Since the first severe allergic reaction occurred in Alaska, several cases of severe allergic reactions related to the vaccine have been reported after nearly 2 million medical staff in the United States received the Pfizer mRNA vaccine. The incidence of severe allergic reactions related to the Pfizer SARS-CoV-2 mRNA vaccine seems to be about 10 times the incidence reported by various vaccines before, the former is about one in 100,000 and the latter is about one in a million ( The known stable incidence of other vaccine-related severe allergic reactions).

The EUA for the Moderna mRNA vaccine was promulgated on December 18. It is still too early to clarify whether the vaccine will cause similar severe allergic reactions; however, a few suspicious cases of severe allergic reactions have been reported, including December 24 in Boston A severe allergic reaction occurred in a medical worker; the medical worker was allergic to shellfish and was carrying an epinephrine auto-injector.

In response to two cases of severe allergic reactions in the UK, MHRA suspended the Pfizer-BioNTech SARS-CoV-2 mRNA vaccine for people with a history of severe allergic reactions to any food, medicine or vaccine. The US Centers for Disease Control and Prevention (CDC) has issued recommendations for the first or second dose of Pfizer-BioNTech or Moderna mRNA vaccines. They recommend that any vaccine component (including polyethylene glycol [PEG] and polysorbate Anyone with a history of severe or immediate allergic reactions (within 4 hours) should not be vaccinated with this type of vaccine [3].

Severe allergic reaction is a serious multi-system reaction, with rapid onset, and patients can die from asphyxia, cardiovascular failure and other complications [4]. A rapid diagnosis and adrenaline therapy are required to block the rapid progression of life-threatening symptoms.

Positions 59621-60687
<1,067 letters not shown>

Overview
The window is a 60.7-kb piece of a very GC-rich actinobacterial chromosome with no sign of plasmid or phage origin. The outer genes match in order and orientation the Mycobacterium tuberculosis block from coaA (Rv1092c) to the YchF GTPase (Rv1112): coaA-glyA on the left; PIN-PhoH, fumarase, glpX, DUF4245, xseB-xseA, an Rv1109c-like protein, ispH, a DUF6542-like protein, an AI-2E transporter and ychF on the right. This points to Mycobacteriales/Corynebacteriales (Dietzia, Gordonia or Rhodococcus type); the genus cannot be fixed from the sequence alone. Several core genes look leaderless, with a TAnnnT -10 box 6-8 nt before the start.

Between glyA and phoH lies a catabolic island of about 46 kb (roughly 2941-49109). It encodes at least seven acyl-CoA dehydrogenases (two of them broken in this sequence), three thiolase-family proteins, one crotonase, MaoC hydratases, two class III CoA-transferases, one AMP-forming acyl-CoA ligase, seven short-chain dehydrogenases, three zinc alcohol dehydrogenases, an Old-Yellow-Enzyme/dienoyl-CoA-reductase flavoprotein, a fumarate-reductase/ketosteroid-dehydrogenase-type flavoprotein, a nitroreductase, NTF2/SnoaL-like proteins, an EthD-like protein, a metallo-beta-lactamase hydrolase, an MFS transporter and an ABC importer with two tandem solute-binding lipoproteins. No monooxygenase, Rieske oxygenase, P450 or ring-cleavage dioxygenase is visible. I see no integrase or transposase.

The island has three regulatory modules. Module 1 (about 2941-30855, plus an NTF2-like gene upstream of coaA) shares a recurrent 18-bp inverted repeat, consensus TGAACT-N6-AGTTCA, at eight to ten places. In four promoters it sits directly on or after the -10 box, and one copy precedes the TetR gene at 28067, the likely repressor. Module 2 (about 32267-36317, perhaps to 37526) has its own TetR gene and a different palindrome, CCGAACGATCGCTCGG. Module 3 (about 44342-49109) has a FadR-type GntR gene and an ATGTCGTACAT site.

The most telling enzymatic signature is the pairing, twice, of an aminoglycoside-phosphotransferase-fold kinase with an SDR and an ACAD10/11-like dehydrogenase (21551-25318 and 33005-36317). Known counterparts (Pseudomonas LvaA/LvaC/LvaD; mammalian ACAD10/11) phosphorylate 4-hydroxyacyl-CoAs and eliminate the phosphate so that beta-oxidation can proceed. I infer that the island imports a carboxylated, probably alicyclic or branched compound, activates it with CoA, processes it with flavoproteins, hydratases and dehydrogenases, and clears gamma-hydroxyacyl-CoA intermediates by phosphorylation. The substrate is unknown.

The mechanism of severe allergic reaction is the combination of antigen and IgE and cross-linking, thereby activating mast cells; mast cells release inflammatory mediators such as histamine, proteases, prostaglandins, and leukotrienes, causing tissue reactions, resulting in flushing, urticaria, Symptoms such as laryngeal edema, wheezing, nausea, vomiting, tachycardia, hypotension and cardiovascular failure.

The patient became an IgE sensitized physique due to exposure to the antigen. Formerly called allergic-like reactions, reactions that have similar symptoms and signs to severe allergic reactions are now called non-IgE-mediated reactions because they have not been found to involve IgE. The reaction is the same as the clinical manifestations of a severe allergic reaction, and the reaction to epinephrine is also the same. But its mechanism is to directly activate mast cells and basophils, complement activation or other pathways, and it can occur when exposed to the antigen for the first time.

The blood trypsin level usually increases when IgE-mediated severe allergic reactions and non-IgE-mediated mast cell activation (a small increase) occur. This feature can be used to determine that mast cells are the source of inflammatory mediators.

Skin prick tests and intradermal tests as well as serum IgE testing can be used to determine the specific drug causing the reaction, but the negative predictive value of these testing methods is not 100% [5]. The clinical manifestations of the two cases in the United Kingdom and one in the United States in the previous article are consistent with severe allergic reactions: the onset of illness within a few minutes after the injection, the symptoms are typical, and the adrenaline therapy is effective. The reaction at the first exposure is not a typical IgE-mediated reaction; however, pre-sensitization to a component of the vaccine may be the cause of this result [4].